About Us

The Mansion on Railswas once owned by H .E. Huntington, one of this country's most wealthy and noted railroad empire builders. He was the nephew of the famous C.P. Huntington who built the Central Pacific Railroad which ultimately met The Union Pacific at Promontory Point in Utah with the driving of the golden spike. This car was purchased for Huntington's private use to travel from his estate in San Marino California to New York and then on to Europe where he would purchase art and rare manuscripts for his museum located at his estate back in San Marino.

HENRY EDWARDS HUNTINGTON WAS BORN in 1850 in Oneonta, N.Y. At the age of 21 he joined the railroad enterprises of his uncle, Collis P. Huntington, in an association that was to shape the course of his life. His first job in the railroad business was managing a sawmill near St. Albans, W.Va., which supplied cross-ties and bridges for the Chesapeake and Ohio Railroad.

In 1873 Henry married Mary Alice Prentice, and the couple settled into a small home in St. Albans. Their only son, Howard, was born in 1876, followed by daughters Oara Leonora in 1878, Elizabeth in 1880, and Marian Prentice in 1883.

In 1892, Huntington moved his family to San Francisco, where he shared with his uncle the management of the Southern Pacific Company, a holding company for the Southern Pacific and Central Pacific railroads. (He would eventually attain the post of vice president.) In the spring of that year, he visited Southern California and was entertained at the ranch of James de Barth Shorb and his wife Maria, daughter of Benjamin D. ("Don Benito") Wilson, the great landowner and first mayor of Los Angeles. The Shorb ranch was named San Marino in memory of Shorb’s boyhood home in Maryland; his grandfather, it is said, had named his home after the tiny republic in Italy, which had the same acreage as the Maryland property.

Henry Huntington was very impressed with the Shorb ranch and the beauty of the San Gabriel Valley. He was also intrigued by the business possibilities offered by Southern California. The impression stayed in his mind. Several years after Huntington's visit, Shorb died and the bank foreclosed on the mortgage of the ranch. In 1902, Huntington moved to Los Angeles, and in 1903 he purchased the property. His family remained behind in San Francisco, and his first marriage ended in divorce a few years later. Huntington's new neighbor to the west on the Lake Vmeyard Ranch was GeorgeS. Patton Sr., another son-in-law of Don Benito Wilson and father of the famous World War II general. It is said that the small canyon between the two properties was used as the stake in the card games played by the two friends, and that this piece of land changed hands as often as did their luck at cards.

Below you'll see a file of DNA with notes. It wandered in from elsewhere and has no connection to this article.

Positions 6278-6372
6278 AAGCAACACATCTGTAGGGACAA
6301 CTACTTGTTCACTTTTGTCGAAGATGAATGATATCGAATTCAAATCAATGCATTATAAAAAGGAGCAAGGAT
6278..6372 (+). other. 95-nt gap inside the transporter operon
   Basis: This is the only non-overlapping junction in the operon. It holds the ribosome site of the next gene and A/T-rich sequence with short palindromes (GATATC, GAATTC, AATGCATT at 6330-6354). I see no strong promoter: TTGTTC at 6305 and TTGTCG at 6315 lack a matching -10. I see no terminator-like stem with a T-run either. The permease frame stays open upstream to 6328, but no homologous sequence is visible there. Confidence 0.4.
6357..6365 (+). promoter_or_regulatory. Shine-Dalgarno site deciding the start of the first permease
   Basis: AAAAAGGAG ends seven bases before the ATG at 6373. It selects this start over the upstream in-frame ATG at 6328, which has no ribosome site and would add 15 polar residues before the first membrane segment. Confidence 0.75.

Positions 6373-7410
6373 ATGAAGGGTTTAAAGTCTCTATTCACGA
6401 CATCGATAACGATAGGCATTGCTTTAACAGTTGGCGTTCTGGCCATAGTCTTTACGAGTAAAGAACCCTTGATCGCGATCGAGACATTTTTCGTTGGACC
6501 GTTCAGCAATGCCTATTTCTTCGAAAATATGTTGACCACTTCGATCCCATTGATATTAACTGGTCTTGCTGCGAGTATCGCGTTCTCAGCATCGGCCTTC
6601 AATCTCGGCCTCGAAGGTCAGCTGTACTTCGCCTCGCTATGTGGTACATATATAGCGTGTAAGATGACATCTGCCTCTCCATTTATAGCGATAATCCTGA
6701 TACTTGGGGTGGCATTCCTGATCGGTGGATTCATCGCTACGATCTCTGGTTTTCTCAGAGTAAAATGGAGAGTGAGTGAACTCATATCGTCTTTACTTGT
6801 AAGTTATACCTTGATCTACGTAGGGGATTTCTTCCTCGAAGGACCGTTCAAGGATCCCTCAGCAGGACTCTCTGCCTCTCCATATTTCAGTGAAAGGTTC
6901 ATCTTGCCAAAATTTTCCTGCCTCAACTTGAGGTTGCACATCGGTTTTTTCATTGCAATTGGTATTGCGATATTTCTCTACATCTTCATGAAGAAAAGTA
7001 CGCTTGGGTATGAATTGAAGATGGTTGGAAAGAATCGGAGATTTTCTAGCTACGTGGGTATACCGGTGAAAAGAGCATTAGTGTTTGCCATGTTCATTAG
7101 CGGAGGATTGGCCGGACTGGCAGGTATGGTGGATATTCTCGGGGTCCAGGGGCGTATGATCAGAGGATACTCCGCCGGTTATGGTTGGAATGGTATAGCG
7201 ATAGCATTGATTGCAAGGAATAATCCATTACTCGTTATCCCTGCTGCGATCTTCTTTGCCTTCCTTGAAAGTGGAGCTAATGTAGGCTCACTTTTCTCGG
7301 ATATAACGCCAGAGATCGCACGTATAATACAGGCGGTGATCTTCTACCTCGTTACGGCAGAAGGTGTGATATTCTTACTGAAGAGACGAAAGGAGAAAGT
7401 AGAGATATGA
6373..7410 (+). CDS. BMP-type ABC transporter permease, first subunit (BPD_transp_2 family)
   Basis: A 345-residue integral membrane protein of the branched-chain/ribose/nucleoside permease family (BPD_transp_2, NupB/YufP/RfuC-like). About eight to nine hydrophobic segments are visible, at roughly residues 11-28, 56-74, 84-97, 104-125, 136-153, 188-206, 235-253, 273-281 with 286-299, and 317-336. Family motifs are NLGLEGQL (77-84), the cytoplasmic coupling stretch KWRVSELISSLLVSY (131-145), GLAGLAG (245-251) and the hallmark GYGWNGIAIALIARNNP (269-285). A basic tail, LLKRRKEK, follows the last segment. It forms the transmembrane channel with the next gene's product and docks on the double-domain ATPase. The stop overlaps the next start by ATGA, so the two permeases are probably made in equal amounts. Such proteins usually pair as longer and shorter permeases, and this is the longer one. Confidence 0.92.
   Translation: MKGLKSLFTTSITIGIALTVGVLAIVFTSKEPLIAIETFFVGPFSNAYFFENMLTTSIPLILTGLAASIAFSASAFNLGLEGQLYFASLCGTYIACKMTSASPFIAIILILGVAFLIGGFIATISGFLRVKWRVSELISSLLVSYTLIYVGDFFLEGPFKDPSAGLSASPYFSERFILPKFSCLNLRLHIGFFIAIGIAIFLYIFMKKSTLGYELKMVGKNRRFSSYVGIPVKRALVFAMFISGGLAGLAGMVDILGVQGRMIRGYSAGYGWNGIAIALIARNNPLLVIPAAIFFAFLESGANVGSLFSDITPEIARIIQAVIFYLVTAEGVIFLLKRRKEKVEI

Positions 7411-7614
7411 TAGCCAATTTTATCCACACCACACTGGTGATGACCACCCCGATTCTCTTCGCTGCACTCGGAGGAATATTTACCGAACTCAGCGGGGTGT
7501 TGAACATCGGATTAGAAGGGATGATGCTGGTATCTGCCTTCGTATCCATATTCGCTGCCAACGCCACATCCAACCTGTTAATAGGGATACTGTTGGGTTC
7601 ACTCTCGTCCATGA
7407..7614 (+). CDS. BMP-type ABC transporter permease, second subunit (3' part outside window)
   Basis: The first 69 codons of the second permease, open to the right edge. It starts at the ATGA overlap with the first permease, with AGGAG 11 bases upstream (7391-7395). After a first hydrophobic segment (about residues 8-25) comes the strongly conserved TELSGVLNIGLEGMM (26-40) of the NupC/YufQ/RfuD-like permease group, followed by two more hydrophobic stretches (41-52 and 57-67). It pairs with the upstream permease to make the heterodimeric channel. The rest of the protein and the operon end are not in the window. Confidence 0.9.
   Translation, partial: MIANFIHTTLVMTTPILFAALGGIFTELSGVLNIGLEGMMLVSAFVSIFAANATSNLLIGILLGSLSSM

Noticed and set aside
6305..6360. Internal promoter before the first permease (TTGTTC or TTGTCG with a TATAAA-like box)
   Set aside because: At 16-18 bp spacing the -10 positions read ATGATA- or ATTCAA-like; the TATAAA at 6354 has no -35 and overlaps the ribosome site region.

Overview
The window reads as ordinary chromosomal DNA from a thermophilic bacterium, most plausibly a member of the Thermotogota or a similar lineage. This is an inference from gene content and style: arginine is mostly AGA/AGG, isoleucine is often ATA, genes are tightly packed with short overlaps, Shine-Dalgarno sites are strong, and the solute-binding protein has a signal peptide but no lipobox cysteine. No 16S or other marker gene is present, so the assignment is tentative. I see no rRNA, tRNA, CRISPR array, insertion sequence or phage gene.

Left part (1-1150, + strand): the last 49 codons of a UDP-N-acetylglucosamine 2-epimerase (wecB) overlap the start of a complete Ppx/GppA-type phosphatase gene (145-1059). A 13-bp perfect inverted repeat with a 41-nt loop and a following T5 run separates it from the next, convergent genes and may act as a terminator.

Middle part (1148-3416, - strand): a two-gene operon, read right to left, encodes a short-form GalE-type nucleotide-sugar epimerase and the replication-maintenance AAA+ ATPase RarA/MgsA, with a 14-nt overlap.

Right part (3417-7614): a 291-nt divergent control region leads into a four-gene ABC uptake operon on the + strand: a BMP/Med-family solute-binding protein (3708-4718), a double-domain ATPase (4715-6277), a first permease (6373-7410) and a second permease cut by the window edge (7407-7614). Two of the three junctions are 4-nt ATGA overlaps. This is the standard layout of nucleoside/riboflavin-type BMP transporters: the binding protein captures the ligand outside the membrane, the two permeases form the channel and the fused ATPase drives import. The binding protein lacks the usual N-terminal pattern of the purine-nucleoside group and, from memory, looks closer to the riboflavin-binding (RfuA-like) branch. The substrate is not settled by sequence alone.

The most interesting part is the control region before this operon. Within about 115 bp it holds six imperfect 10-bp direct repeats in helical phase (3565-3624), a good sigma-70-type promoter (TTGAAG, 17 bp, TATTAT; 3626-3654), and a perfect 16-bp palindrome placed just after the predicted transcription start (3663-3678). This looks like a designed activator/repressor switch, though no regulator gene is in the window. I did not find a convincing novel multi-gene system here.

Huntington had great faith in the potential of Southern California to become a major commercial and cultural center, and he began immediately to put his plans into effect to develop the area. His endeavors included consolidating and extending the city's numerous electric street railway lines into two companies, which rapidly expanded throughout the region. The Los Angeles Railway operated within the city limits, while the Pacific Electric Railway's "Big Red Cars" provided efficient transportation in both urban and rural areas throughout greater Los Angeles. Much of the subsequent growth of the city and surrounding counties can be attributed to the creation of this interurban railway, which eventually stretched from Newport Beach to San Fernando, and from the Pacific Ocean to Redlands.

Meanwhile, Huntington was also actively engaged in developing land and providing utilities for the expanding population of Southern California. He organized a series of private companies to provide electricity, gas, and water at a time before municipalities were doing so. At one time, he controlled a total of 23 companies in Southern California, including a number of gas and electric companies such as the Pacific Light and Power Co. and Alllambra Water Co.